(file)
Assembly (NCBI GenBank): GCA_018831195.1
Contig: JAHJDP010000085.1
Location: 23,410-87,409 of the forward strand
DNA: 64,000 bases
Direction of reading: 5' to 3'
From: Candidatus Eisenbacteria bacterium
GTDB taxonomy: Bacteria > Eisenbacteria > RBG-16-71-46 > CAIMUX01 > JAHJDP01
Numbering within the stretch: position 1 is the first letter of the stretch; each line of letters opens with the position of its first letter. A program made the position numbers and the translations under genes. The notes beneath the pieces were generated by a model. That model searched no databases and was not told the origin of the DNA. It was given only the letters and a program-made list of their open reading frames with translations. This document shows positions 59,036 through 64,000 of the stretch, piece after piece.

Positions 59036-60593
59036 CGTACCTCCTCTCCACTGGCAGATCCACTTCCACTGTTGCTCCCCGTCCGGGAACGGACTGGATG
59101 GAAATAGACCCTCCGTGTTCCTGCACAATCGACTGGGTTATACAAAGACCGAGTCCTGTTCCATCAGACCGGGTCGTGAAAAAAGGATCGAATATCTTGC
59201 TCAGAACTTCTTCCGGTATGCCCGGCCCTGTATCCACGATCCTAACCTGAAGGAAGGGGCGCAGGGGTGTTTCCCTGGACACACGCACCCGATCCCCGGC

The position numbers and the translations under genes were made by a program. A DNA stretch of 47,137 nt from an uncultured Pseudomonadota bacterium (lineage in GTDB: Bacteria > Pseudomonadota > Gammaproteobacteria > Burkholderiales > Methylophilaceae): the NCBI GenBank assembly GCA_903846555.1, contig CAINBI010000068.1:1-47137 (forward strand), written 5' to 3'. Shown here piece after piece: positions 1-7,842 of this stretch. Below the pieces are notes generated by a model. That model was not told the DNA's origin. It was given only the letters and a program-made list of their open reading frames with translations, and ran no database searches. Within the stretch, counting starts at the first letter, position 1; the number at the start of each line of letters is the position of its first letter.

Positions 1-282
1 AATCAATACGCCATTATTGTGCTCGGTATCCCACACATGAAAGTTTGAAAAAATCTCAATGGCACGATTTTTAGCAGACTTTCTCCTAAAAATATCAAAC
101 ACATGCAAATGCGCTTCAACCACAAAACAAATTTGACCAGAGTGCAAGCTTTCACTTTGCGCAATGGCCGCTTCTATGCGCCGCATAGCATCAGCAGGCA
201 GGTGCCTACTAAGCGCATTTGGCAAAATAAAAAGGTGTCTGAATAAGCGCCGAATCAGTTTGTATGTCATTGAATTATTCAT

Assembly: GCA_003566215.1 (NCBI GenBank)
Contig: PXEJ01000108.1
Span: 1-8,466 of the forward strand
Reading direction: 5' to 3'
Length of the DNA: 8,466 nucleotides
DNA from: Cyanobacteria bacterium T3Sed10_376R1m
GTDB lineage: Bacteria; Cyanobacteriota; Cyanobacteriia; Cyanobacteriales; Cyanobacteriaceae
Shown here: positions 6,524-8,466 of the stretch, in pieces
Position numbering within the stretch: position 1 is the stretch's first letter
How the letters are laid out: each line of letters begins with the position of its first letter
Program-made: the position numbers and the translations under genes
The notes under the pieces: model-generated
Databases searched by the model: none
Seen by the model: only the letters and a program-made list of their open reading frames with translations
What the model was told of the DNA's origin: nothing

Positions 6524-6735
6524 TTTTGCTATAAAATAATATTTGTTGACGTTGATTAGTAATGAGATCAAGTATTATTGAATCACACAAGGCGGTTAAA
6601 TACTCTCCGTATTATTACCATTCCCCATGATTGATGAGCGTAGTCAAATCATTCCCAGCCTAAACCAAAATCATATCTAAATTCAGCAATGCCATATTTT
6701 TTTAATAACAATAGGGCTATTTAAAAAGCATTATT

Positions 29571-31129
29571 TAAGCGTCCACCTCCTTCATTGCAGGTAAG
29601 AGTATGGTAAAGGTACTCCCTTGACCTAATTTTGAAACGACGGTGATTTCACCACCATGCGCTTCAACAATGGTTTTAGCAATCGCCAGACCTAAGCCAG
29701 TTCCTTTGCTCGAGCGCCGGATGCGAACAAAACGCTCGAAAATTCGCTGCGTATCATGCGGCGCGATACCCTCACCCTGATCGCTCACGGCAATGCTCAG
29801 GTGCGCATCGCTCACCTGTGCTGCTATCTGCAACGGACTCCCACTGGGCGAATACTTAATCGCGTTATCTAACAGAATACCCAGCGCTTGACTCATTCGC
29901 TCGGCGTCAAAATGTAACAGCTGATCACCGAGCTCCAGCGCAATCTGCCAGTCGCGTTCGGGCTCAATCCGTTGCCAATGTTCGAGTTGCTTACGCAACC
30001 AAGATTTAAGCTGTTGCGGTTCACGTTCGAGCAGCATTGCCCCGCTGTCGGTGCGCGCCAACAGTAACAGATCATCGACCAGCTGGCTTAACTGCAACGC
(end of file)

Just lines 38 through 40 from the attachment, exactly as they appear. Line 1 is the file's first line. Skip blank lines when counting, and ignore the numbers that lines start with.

29571 TAAGCGTCCACCTCCTTCATTGCAGGTAAG
29601 AGTATGGTAAAGGTACTCCCTTGACCTAATTTTGAAACGACGGTGATTTCACCACCATGCGCTTCAACAATGGTTTTAGCAATCGCCAGACCTAAGCCAG
29701 TTCCTTTGCTCGAGCGCCGGATGCGAACAAAACGCTCGAAAATTCGCTGCGTATCATGCGGCGCGATACCCTCACCCTGATCGCTCACGGCAATGCTCAG